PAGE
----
The Effects of Aging on the Body

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Aging is a progressive, predictable process that involves the evolution and maturation of living organisms. Aging is inevitable, but the rate of aging varies greatly among individuals. Life expectancy is defined as the average number of additional years of life that is expected for a member of a population. It can be a useful predictor of actual longevity for a given individual. Like most species, humans almost always die of disease or accident before they reach their biologic limit.

While life expectancy at birth has increased significantly, life span, which is estimated at 85 to 100 years, has remained about the same. Eliminating the top ten causes of death would increase the life expectancy of people over the age of 65 by about 20 years, but the overall life span would not be affected.

In addition to environmental conditions, a person’s lifestyle is an important factor in how we age. Health behaviors such as not smoking, moderation in alcohol use, adequate exercise and rest, a diet high in fiber content, effectively handling stress, and a positive outlook have all been suggested as a means to better health and longevity. Since our bodies are made up of cells, it is useful to explore how these cells age.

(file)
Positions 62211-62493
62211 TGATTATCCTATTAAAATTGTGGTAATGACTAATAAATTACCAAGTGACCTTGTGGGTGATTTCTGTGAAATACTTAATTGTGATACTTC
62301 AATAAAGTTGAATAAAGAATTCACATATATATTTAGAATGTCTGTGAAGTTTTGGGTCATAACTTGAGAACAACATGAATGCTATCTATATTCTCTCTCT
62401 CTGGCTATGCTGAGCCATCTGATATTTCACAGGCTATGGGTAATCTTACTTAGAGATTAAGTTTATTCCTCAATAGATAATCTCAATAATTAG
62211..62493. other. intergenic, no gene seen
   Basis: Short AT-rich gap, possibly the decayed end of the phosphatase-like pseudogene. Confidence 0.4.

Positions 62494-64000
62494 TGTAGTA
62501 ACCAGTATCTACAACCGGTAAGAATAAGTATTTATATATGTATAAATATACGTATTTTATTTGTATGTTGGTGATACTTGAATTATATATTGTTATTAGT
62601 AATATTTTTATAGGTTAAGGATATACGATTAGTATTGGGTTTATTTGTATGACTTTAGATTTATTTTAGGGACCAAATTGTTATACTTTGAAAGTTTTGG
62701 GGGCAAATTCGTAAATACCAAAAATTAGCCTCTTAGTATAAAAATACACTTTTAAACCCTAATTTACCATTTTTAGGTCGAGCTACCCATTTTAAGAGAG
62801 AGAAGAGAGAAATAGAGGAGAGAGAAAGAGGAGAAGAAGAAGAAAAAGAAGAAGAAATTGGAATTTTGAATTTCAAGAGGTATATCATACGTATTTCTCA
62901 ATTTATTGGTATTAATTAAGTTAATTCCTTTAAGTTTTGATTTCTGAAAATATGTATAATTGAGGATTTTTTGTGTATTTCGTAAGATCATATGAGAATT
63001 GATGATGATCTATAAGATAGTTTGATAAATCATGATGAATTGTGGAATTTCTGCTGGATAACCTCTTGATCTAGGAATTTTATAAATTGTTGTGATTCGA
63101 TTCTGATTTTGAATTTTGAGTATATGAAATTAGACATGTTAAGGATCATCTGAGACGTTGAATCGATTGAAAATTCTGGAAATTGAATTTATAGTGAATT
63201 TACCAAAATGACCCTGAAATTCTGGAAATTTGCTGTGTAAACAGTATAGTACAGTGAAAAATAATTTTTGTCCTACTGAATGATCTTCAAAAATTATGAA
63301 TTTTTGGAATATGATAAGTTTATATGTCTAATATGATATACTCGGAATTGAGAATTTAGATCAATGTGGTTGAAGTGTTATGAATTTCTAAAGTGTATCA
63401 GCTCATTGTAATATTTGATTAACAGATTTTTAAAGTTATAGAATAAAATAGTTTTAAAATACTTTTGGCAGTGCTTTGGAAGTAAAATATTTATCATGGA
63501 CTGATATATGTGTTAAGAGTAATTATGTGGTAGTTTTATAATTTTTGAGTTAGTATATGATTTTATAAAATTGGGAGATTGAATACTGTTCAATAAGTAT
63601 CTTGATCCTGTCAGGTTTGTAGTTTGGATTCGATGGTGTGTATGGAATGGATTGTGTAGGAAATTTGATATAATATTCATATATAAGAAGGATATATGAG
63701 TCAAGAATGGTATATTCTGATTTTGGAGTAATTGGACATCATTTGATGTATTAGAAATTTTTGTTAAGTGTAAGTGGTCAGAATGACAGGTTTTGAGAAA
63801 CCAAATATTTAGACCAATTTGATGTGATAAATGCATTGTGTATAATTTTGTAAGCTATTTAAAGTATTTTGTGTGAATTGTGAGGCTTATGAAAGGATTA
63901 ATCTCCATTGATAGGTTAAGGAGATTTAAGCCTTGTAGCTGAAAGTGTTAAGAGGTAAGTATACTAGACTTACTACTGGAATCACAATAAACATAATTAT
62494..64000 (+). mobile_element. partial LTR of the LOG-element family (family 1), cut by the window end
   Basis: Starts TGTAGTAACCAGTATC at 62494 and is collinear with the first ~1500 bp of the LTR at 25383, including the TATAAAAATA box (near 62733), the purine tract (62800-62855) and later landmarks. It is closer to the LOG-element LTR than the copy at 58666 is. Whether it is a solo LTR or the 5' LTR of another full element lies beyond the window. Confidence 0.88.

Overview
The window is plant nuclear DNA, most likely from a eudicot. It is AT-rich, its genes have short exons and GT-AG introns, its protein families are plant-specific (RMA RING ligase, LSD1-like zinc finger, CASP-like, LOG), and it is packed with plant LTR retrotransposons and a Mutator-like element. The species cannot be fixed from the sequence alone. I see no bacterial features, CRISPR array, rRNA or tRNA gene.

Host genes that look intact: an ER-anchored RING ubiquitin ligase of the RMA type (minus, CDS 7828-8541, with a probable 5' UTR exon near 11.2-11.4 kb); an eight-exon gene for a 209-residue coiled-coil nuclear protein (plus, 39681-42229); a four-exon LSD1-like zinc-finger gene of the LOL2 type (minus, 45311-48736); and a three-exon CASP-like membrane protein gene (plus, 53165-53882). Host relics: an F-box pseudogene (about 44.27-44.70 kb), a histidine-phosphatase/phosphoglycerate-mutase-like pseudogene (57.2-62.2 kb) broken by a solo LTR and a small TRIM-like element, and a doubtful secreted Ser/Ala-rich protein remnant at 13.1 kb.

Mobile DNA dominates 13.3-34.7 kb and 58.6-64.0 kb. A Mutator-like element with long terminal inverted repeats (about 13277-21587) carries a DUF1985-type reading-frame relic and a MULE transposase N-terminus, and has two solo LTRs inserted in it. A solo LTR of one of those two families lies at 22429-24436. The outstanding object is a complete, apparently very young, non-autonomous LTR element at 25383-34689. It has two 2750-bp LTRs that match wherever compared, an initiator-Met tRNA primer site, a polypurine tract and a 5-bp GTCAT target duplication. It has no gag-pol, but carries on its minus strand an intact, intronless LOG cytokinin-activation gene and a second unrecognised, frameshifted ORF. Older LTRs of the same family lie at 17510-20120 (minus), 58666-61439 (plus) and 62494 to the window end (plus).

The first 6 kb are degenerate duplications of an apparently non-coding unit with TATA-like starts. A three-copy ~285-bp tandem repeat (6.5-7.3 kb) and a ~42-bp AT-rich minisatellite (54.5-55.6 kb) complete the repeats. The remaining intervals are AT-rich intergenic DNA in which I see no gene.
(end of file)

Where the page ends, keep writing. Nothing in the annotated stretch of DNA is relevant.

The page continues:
The aging of cells can be classified in three ways: cells that are continuously dividing, cells that are resting but can be stimulated to divide, and cells that are past the replicating phase altogether. Examples of continuously dividing cells include cells in the bone marrow that produce red and white blood cells and the cells that line the gastrointestinal tract. Cells in the liver, parts of the kidney, and the cells lining blood vessels are examples of the second type of cells, also called quiet cells, whose function is to respond to tissue injury.

Aging is not the accumulation of disease, although aging and disease are related in subtle and complex ways. Several conditions once thought to be part of normal human aging have been shown to be due to disease. For example, heart and blood vessel diseases are less common in populations that eat no meat and little fat, and cataract formation in the eye is largely dependent on the degree of exposure to ultraviolet radiation in sunlight.

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